Stop Second Guessing

There are different schools of thought on whether it serves to second guess multiple choice answers on standardized tests. Each of us has our own rhythm, our own approach, and our own insecurities when it comes to taking these tests; when the gentle balance of this equilibrium is interrupted by a hard question, we can easily find ourselves on the road of self-doubt. Every question thereafter can become a new battle of confidence. We look for reasons why any of the answers might be right, and why our answer might be wrong.

In such moments, take a deep breath, take your eyes off the page, refocus, and remember that in the ACT and SAT, there is de facto only ever one right answer to each question. Once you've found it, you can move on. In this game, confidence is the key to success, and we should not be our own worst enemies in this experience. Each question is its own piece of real estate, so whatever happened on the questions prior, the next one is new and you can trust yourself to tackle it.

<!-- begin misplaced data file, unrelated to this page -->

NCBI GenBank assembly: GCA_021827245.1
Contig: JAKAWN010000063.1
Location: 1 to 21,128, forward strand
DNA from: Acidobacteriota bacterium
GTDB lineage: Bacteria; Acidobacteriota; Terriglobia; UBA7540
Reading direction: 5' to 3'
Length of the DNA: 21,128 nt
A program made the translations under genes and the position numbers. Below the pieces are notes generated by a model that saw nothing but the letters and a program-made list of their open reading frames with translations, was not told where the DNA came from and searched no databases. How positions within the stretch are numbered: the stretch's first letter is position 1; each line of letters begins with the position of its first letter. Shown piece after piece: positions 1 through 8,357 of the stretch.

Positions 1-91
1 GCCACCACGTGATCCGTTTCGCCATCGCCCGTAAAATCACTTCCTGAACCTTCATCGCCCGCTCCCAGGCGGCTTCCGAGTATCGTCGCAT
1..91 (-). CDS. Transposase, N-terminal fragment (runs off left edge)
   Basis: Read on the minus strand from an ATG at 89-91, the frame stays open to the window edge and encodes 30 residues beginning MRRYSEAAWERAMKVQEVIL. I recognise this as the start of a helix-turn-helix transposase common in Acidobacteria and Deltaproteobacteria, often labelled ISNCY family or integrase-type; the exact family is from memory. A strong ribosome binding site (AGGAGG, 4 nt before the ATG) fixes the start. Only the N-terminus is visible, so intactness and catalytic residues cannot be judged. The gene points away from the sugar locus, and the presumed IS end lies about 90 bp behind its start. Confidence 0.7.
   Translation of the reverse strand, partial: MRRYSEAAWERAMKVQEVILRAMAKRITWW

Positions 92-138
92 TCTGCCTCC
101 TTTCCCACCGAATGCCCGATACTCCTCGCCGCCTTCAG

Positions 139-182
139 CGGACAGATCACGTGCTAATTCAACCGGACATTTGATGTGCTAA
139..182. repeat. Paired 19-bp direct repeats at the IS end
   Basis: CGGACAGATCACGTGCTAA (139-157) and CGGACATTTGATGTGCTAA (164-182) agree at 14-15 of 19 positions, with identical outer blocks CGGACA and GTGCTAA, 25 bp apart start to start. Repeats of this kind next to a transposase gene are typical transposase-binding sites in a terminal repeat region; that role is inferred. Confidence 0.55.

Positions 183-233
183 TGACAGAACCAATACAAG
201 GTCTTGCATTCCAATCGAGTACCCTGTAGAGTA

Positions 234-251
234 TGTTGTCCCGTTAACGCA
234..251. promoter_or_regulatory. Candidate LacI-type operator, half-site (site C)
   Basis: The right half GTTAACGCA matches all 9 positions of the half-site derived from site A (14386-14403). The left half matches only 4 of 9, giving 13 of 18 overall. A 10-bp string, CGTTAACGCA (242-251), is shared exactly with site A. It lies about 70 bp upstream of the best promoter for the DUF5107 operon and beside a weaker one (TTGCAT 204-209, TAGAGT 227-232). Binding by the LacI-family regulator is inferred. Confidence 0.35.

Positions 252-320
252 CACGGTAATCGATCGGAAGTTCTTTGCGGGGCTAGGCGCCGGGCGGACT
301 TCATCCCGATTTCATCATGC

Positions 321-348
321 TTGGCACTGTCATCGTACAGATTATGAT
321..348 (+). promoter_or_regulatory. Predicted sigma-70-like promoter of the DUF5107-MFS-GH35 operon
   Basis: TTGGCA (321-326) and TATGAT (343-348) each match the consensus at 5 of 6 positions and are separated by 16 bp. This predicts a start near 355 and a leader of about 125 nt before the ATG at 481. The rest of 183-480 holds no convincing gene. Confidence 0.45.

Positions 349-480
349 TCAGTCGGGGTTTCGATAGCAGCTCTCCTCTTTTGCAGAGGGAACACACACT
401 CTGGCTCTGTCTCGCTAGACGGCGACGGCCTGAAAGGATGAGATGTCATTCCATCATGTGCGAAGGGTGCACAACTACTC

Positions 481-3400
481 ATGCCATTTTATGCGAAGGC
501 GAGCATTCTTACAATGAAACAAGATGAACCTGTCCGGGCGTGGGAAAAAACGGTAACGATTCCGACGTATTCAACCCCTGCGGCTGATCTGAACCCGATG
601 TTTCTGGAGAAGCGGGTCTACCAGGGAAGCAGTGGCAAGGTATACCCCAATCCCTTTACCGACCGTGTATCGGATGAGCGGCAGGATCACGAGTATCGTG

When I was taking the standardized tests for college, I read an article stating that women spend more time going back and second guessing than men do, and are more likely to be affected by performance-inhibiting self-doubt in the test environment. Since that moment I made it a point to notice when I was engaging in this behavior negatively, and give myself a shot at shaking it off. I encourage all students to do the same. Be thoughtful, be confident, and you'll own it.